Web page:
Morocco is not taking malaria seriously: Experts


Morocco is currently on high alert after a spate of new cases of the parasitic disease in the country, which has not experienced a single case since 2009.

Now, researchers say the government’s plan to boost the number of malaria vaccines available for use in the population has not been sufficient. 

According to Moroccan officials, the country has more than 10,000 cases of malaria and has received 2,000 vaccines so far.

The World Health Organization (WHO) says the number is only a fraction of the number that is actually out there, but the country is taking malaria much more seriously than it should. 

The government announced on Friday that the first two doses of its malaria vaccine would be distributed in April and May, and the rest of the vaccines would be ready in June.

The first vaccine is a combination of the three vaccines that are currently available, according to the Moroccan Health Ministry. 

“There are only two or three cases per day, and in the meantime, the health authorities are taking malaria very seriously,” Dr. Omar Abd-Rabak, a malaria specialist at the Institute for Tropical Medicine and Hygiene at the Moroccan Academy of Sciences, told Al Jazeera.

“We have seen some cases of high fever, severe vomiting and diarrhea.

But the malaria vaccine is still a very dangerous drug, and we are not taking it seriously.”

The government has not announced when it will give the last of the vaccine.

Abd-Dabak added that the government was worried that the vaccine would not be available for several more months, as the vaccination campaign had been extended to coincide with a World Health Day.

“It is not an issue of when we will be able to give the vaccine to the population, it is more important that we give it to the people who are vulnerable, and that is the elderly, the young and the women,” Abd-dabak said.

“This is a major issue.

If the vaccine does not reach the population quickly, then we could have a big outbreak.”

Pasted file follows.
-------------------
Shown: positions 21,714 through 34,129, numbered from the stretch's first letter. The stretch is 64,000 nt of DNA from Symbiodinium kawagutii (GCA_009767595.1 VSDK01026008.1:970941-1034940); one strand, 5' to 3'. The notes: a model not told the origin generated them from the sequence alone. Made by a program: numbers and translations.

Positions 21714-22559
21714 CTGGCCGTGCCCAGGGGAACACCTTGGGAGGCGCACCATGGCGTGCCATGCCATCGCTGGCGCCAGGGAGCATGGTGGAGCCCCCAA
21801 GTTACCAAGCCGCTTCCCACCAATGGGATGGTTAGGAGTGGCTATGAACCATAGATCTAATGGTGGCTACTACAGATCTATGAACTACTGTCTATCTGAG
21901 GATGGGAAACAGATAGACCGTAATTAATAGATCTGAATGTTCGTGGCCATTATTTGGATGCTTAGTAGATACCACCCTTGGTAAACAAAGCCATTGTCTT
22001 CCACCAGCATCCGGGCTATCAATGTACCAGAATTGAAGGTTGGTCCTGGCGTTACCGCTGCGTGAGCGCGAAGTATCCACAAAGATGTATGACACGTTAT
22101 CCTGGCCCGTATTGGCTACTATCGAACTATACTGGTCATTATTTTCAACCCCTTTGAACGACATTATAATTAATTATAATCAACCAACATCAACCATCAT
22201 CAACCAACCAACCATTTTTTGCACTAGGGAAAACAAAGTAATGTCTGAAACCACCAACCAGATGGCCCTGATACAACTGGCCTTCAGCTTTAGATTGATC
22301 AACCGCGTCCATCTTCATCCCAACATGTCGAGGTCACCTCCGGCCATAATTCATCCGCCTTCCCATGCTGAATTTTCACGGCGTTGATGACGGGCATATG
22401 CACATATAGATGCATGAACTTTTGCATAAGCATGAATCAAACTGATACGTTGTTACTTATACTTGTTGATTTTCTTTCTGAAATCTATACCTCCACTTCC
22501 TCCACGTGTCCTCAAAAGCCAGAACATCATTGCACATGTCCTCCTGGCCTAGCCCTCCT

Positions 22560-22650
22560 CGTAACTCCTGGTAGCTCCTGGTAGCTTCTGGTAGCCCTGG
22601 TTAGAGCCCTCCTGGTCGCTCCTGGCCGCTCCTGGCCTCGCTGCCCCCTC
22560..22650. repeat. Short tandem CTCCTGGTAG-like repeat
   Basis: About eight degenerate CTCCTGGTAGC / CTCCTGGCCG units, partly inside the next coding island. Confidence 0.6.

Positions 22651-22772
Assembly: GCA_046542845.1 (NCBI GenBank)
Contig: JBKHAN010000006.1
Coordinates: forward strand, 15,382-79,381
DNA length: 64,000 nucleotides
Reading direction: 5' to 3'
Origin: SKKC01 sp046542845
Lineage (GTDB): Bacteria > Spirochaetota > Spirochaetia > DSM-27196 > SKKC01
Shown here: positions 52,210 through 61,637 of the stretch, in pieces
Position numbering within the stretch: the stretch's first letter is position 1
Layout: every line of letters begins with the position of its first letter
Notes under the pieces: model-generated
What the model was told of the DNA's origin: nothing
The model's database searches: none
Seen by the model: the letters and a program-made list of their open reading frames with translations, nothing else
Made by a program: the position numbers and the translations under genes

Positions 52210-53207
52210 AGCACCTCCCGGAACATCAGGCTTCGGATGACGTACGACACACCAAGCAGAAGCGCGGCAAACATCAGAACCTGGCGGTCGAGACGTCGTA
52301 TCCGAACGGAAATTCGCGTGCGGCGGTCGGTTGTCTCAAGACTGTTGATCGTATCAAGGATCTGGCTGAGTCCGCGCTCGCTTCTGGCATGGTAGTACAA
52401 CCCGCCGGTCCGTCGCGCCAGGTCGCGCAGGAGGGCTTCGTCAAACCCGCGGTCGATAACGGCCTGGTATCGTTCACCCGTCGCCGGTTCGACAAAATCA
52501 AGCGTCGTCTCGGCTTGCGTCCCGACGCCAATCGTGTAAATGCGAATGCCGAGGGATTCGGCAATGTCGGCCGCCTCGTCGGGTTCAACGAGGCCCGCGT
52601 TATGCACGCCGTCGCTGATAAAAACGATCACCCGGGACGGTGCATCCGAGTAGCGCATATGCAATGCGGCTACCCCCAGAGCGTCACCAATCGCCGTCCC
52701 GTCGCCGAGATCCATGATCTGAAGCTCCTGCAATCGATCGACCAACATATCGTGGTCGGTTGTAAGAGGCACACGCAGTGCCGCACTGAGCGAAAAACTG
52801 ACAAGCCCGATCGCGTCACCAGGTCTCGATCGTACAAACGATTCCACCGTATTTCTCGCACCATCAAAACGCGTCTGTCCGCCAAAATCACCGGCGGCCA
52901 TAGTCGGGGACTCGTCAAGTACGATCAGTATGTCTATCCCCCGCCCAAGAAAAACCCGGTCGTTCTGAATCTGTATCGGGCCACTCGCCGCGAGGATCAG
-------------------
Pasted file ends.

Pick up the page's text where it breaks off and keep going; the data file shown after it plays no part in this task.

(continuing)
The first vaccine that was delivered to Morocco will be the two-dose version, and Abd-Bak said that the two doses would be given out in April-May and the third vaccine would arrive in June-July. 

In an interview with the Moroccan daily newspaper, El Masri, Dr. Mamdouh El Khader, the director of the Moroccan National Institute for Vaccine Research, said that Morocco is preparing for an increase in the number and intensity of cases in the coming months. 

He said that, since the vaccine was announced in January, the number for the year has increased by 7 percent. 

Mamdous statement comes just a week after the World Health Organisation (WHO), the United Nations agency tasked with monitoring the situation of malaria in the world, warned that the situation in Morocco was deteriorating. 

Since September, the WHO has reported at least 10 new cases and three deaths of malaria-affected people in the tiny Moroccan republic. 

Morocco, a country of 3.3 million people, is one of the poorest in the region, with an average monthly income of just $2,500, according to the World Bank. 

At the height of the epidemic, in the summer of 2015, Morocco had seen more than 1,000 new cases, and it had taken three years to end the pandemic, according the WHO.

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